This question comes from Twitter (hence why it is so short!), with the person wanting me to compare a selection of cheap compact binoculars:
Because you don’t think that you will be using your bins much after your trip (although urban birding is getting more and more popular and you could always take them with you to Richmond park to observe the deer for example), I think that the budget of about £125 – £175 (approx: $150 – $200) that you have set yourself is pretty good. I say this because it is enough to enable you to get a pretty decent device that will perform well on your trip, yet it is not so much to be too much of a waste of money once you return, should you never use them again.
I also think that a compact pair is also a good idea for most casual users going on safari. Although as you will see below, I have also suggested a couple of inexpensive mid and full sized bins as an alternative should you have a little extra space in your luggage, yet will perform just that little bit better.
For me and as I go through in this article on How to Choose Between Binoculars, the best way to start once you have your shortlist of candidates is to compare their main specifications and features on a table. Please not that as well as your choices, I have added a few other pairs that I feel you should also consider that I have fully tested and reviewed:
Sorry you cannot see this table as your browser does not support iframes. Click here to open it up in a new tab.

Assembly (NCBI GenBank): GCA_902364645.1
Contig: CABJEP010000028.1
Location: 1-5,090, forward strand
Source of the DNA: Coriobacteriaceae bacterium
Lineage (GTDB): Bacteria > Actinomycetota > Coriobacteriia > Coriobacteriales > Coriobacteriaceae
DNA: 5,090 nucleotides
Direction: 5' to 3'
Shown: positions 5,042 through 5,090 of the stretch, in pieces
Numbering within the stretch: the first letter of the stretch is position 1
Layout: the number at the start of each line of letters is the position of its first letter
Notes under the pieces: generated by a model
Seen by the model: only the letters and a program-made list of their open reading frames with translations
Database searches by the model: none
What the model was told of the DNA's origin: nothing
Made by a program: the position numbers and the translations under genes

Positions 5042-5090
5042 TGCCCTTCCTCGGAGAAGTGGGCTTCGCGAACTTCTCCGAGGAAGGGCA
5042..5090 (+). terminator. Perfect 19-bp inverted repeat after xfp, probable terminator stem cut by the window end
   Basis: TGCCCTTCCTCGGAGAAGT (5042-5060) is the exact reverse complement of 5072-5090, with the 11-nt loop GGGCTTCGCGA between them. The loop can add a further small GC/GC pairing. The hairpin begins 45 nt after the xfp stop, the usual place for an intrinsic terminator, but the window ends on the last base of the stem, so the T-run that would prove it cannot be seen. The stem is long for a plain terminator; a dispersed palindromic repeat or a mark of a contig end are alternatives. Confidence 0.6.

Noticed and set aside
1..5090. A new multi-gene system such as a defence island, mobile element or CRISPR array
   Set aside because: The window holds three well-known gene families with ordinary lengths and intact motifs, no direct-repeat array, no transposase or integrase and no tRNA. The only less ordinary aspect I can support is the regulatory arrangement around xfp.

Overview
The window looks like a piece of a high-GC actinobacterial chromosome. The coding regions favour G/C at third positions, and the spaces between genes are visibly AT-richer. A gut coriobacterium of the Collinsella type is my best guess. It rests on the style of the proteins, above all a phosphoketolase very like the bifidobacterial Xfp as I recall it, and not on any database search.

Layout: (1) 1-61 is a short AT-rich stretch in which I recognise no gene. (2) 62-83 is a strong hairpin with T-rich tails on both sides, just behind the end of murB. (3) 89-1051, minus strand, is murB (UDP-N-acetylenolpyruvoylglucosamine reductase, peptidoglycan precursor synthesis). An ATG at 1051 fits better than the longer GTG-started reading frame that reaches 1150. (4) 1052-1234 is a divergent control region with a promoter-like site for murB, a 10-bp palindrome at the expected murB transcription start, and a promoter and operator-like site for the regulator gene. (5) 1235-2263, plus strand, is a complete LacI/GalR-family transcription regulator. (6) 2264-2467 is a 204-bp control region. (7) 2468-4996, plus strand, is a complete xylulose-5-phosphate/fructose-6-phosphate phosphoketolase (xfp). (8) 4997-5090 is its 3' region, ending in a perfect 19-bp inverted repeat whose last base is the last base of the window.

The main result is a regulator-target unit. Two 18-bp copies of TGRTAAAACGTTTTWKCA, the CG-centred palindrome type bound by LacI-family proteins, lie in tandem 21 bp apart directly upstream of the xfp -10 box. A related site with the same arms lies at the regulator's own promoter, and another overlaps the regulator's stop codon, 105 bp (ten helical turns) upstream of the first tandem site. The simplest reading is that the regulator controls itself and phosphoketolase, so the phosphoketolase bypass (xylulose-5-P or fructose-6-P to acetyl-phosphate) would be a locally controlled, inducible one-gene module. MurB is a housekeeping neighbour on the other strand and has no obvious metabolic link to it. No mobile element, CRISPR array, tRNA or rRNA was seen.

Of the three that you chose above, the Nikon jumps out the most to me as apart from a small weight difference, they match or beat the two Steiner binoculars in almost all areas and come with a much wider field of view, whilst costing less.
Having never looked through them, I however cannot comment on the quality or the brightness of the image that they produce.
If you are wanting to make a choice between the two Steiner binoculars, if you can afford the extra then I would definitely go with the newer Safari UltraSharp as not only do they have improved optics and coatings, but a much close minimum focus and also have a fully waterproof body.
Alternatives to Consider
As well as the three you have selected above, I have also added some alternative compact binoculars that I have fully reviewed and which I feel would also be well worth adding to your shortlist:
When I reviewed these they had a price tag of only £80 ($70), which considering the number of higher spec components and features is really impressive and is why they achieved such an impressive score on my scale:
The majority of compacts at this sort of level will only possess single or perhaps multi-coated optics, whilst these Levenhuk binoculars have been fully multi-coated which tells us that every glass surface in the whole system has multiple layers of anti-reflection added to them and not just on some. This is important as it really does make an observable difference to the quality and brightness of the image that they produce.
In addition to these coatings, these 8x25 compact binoculars from Levenhuk also deliver a very wide field of view. The image that you see is 126m wide at a distance of at 1000 meters away which is up there with the very best and even better than the Nikon’s that you like. This has many advantages, but most importantly it makes finding and following (if it is moving like birds) your target that much quicker and easier.